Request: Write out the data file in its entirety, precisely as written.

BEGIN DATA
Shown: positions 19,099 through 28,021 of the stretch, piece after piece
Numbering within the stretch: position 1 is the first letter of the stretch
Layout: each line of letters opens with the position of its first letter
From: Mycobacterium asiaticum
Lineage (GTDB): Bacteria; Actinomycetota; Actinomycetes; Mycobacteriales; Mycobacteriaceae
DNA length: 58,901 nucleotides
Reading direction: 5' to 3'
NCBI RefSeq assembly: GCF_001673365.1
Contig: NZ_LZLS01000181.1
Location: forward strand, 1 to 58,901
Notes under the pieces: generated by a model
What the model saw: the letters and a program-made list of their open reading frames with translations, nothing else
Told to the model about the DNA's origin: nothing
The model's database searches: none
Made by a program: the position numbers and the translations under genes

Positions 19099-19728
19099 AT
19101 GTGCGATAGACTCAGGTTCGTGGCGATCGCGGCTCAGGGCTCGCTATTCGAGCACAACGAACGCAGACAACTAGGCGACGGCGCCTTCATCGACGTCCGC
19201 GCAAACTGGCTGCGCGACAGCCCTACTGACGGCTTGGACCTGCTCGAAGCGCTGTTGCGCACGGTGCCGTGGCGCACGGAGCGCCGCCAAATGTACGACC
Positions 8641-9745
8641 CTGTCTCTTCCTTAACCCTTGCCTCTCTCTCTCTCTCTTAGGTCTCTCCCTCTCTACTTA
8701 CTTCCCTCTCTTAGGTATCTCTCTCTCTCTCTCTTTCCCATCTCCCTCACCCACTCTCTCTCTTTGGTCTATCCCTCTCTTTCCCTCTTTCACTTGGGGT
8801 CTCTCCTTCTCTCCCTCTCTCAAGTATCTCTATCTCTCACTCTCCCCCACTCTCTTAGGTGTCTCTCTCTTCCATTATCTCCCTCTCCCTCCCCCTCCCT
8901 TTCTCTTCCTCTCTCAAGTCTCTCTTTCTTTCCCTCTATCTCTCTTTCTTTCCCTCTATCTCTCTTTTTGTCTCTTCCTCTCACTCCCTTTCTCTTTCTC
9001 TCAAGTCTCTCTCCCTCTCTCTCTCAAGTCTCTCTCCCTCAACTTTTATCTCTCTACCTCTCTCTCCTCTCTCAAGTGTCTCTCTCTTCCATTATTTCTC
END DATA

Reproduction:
Shown: positions 19,099 through 28,021 of the stretch, piece after piece
Numbering within the stretch: position 1 is the first letter of the stretch
Layout: each line of letters opens with the position of its first letter
From: Mycobacterium asiaticum
Lineage (GTDB): Bacteria; Actinomycetota; Actinomycetes; Mycobacteriales; Mycobacteriaceae
DNA length: 58,901 nucleotides
Reading direction: 5' to 3'
NCBI RefSeq assembly: GCF_001673365.1
Contig: NZ_LZLS01000181.1
Location: forward strand, 1 to 58,901
Notes under the pieces: generated by a model
What the model saw: the letters and a program-made list of their open reading frames with translations, nothing else
Told to the model about the DNA's origin: nothing
The model's database searches: none
Made by a program: the position numbers and the translations under genes

Positions 19099-19728
19099 AT
19101 GTGCGATAGACTCAGGTTCGTGGCGATCGCGGCTCAGGGCTCGCTATTCGAGCACAACGAACGCAGACAACTAGGCGACGGCGCCTTCATCGACGTCCGC
19201 GCAAACTGGCTGCGCGACAGCCCTACTGACGGCTTGGACCTGCTCGAAGCGCTGTTGCGCACGGTGCCGTGGCGCACGGAGCGCCGCCAAATGTACGACC
Positions 8641-9745
8641 CTGTCTCTTCCTTAACCCTTGCCTCTCTCTCTCTCTCTTAGGTCTCTCCCTCTCTACTTA
8701 CTTCCCTCTCTTAGGTATCTCTCTCTCTCTCTCTTTCCCATCTCCCTCACCCACTCTCTCTCTTTGGTCTATCCCTCTCTTTCCCTCTTTCACTTGGGGT
8801 CTCTCCTTCTCTCCCTCTCTCAAGTATCTCTATCTCTCACTCTCCCCCACTCTCTTAGGTGTCTCTCTCTTCCATTATCTCCCTCTCCCTCCCCCTCCCT
8901 TTCTCTTCCTCTCTCAAGTCTCTCTTTCTTTCCCTCTATCTCTCTTTCTTTCCCTCTATCTCTCTTTTTGTCTCTTCCTCTCACTCCCTTTCTCTTTCTC
9001 TCAAGTCTCTCTCCCTCTCTCTCTCAAGTCTCTCTCCCTCAACTTTTATCTCTCTACCTCTCTCTCCTCTCTCAAGTGTCTCTCTCTTCCATTATTTCTC